Scott Deuty is the founder of Colorado-based Mini Monster Truck, a service that offers a kiddie ride towed by a go-cart that looks like a monster truck. “I offer something unique that no one else has,” he said. “I combine two of a child’s most coveted items, a monster truck and a train, for the ultimate kiddie ride.” The Mini Monster Truck makes the rounds at fairs, parades, and birthday parties.
To expand upon this business, Deuty has authored a series of children’s books called “The Adventures of Johnny’s Mini Monster Truck,” which aims to teach kids of all ages valuable lessons related to their healthy development. Ultimately, he hopes to use proceeds from the business to help kids in need.
From a Kids’ Toy to a Business Idea
I was a 30-year engineer with a master’s degree. I lost my job and the economy turned down. I had to turn to my reserves. I hung on to this monster truck I had built for my kids when they were little – They were monster truck crazy! I kept thinking it was marketable. Finally, the kiddie ride idea dawned on me. Then, the book idea dawned on me.
Financing the Business
It’s all self-funded. As soon as I make money, I put it back into the business. I was able to contract some of my other skills for the company. I put that money back into the truck.
This company has times when I make money and times when I need to put away money. I live in a place where there’s winter. Birthday parties and fairs are summer-oriented. I have to extend myself and fix the truck up in the slow times. I do all my repairs in winter and try to modify the truck because I want it ready to go in the spring. I try to build up inventory [of my books and other souvenirs] for the Christmas season.
I’m a cash upfront person. A credit card would be a good option, but I don’t have one personally because my credit was destroyed in a divorce. As far as this company, even though it’s lucrative, it’s not considered a good risk [by the credit card companies]. The idea is to build up enough income and revenue so that they do [consider it a good risk].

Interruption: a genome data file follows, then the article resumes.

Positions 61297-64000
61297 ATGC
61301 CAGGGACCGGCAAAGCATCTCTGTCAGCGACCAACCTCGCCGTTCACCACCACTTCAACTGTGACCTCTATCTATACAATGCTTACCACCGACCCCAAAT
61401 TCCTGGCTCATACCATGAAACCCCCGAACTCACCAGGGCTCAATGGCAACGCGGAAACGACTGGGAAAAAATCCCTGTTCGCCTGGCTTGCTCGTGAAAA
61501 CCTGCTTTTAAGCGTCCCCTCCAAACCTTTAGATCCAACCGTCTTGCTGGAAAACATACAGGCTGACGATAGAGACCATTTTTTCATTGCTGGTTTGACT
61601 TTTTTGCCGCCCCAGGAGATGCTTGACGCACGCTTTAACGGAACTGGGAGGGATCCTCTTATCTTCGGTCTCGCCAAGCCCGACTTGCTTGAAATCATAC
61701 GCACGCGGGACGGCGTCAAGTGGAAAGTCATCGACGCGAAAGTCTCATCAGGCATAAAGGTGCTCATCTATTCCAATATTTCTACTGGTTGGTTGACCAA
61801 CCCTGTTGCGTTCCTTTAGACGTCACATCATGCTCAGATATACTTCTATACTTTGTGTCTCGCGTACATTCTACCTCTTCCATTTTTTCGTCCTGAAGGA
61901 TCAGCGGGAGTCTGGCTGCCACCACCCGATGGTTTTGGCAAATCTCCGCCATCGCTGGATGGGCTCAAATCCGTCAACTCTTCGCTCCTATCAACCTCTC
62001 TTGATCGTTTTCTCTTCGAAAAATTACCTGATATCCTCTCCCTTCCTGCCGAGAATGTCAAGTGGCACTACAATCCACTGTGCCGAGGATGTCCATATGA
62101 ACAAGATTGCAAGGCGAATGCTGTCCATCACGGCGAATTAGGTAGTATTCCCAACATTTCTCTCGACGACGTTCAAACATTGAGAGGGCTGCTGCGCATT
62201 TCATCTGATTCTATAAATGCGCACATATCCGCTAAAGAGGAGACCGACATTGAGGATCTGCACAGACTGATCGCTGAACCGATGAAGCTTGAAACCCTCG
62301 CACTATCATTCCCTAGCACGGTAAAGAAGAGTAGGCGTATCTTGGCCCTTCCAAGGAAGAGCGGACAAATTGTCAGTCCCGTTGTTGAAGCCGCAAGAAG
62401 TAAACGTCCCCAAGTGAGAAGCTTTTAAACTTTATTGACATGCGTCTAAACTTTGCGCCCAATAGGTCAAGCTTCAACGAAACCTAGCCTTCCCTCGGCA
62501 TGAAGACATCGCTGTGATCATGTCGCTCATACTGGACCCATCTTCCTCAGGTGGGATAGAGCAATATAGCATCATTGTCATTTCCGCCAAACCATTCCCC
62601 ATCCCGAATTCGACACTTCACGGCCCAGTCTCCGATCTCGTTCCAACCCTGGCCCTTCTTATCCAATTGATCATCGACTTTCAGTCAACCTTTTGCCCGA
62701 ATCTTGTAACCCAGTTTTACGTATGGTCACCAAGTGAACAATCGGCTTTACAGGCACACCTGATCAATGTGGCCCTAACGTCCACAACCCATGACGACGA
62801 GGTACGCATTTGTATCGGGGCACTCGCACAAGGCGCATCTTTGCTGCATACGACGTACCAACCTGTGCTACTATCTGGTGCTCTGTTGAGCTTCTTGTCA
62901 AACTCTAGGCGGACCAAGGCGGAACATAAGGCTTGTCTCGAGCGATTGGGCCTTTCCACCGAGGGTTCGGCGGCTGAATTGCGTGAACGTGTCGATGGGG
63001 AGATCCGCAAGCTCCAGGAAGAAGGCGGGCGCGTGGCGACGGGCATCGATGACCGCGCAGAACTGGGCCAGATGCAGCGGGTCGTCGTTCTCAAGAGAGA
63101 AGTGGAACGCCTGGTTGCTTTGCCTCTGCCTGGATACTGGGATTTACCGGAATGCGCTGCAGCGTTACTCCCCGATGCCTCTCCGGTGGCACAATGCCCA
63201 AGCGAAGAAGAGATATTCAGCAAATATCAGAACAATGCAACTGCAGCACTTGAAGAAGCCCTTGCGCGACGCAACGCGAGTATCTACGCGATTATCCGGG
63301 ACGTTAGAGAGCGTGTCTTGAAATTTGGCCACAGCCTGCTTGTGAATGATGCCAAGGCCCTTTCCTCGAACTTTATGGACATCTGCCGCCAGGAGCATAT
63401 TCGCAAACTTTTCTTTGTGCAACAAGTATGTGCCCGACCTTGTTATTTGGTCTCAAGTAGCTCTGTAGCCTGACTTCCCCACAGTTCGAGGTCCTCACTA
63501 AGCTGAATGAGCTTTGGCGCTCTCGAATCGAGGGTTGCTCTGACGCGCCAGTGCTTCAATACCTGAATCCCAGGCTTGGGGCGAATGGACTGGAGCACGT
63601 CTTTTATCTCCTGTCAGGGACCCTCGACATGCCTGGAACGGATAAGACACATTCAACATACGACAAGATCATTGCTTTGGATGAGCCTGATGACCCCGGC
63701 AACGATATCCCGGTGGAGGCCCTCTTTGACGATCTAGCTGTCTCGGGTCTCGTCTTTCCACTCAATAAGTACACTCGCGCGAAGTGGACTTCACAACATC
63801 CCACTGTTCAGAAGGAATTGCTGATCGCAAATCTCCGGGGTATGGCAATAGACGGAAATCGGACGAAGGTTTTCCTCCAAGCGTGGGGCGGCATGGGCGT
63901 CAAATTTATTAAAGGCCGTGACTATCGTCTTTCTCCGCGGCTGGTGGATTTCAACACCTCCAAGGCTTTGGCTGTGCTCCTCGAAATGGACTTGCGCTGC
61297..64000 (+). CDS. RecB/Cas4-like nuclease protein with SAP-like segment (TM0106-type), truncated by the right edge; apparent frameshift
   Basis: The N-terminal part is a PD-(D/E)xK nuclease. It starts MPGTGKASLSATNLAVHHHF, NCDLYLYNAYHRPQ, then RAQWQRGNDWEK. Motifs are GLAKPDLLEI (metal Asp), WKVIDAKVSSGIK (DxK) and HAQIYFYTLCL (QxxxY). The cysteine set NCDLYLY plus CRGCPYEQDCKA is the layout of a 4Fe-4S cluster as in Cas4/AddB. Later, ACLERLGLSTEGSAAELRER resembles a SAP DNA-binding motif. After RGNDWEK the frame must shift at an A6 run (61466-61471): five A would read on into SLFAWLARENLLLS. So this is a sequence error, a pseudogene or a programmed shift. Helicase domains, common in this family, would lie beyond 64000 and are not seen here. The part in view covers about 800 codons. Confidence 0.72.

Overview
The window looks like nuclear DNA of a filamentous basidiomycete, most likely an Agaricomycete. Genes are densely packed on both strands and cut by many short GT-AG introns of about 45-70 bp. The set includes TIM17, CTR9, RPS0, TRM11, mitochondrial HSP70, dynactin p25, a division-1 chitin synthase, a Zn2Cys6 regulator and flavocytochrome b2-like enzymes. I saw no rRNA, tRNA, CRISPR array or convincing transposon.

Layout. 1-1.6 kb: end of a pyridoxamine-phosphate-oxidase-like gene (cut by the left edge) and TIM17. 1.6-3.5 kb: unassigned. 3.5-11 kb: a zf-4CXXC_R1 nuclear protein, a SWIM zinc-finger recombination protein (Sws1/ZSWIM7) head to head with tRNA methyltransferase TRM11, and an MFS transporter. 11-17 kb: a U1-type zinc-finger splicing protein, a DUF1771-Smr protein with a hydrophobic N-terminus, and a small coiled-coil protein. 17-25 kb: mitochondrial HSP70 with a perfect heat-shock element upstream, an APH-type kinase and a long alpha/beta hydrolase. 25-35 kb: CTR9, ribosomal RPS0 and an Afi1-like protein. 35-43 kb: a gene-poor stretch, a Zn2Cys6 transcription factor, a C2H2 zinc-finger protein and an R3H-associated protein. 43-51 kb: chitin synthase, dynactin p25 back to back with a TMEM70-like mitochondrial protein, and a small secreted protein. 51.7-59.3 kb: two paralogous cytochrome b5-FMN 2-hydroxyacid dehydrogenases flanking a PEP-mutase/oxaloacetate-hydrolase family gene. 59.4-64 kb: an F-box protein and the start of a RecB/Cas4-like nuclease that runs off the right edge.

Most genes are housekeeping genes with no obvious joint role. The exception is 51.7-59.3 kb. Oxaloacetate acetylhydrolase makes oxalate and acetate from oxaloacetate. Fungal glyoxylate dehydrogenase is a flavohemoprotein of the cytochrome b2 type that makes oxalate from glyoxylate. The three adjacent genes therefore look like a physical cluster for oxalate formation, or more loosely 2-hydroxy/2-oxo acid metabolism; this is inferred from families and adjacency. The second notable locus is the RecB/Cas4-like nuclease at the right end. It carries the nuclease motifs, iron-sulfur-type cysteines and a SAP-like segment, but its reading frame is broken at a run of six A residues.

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Business Challenges and Rewards
The most challenging thing is the startup costs. I’ve overcome the equipment cost. I add equipment as I go – I keep adding train cars. There are annual costs you can’t get around like insurance and operating fees and vehicle inspections and certifications. If I want to cross state lines, I have to get certified in that state. If I want to go in a parade, I have to have a $1 million insurance policy.
[The most rewarding thing about owning this business] is when I can make a child smile … When I can make their day and their eyes open up in amazement … The experience of giving them something new and something that amazes them. Parents want their children to experience life, so parents are very appreciative, too. It’s a win-win situation. I won’t ever give up because of that.
One of my mistakes was not understanding the amount of capital it would take. The thing about it is you just build it up over time. You do it in increments. The other mistake was not understanding what was marketable. I thought I would just put this truck on the side of the road and people would come to me because it draws them in. But, getting them to open their wallet is a whole other thing. You have to offer them value. That’s the whole reason I wrote the books. Children will remember the stories for their lives. Parents and teachers will get something because there’s a lesson in there.
[A smart thing I did was] I made the truck bright yellow and I made it so that it is appealing. My competitors charge $250 an hour. I charge $300, and I’m there for 2 hours. I have five cars and they have four. I try to provide value and understand what the market will bear.
Advice for Other Entrepreneurs
Be persistent. It’s not going to turn as quick as you think. If you think it’s marketable, identify that, hone in on it, and enhance the experience. Stick with your roots. Eventually, you’ll find that golden rainbow that’s going to pull you from one side to where you belong.
The Future of Mini Monster Truck
This business is probably going to be my full-time income. I might even franchise it. I think it’s going to do nothing but grow.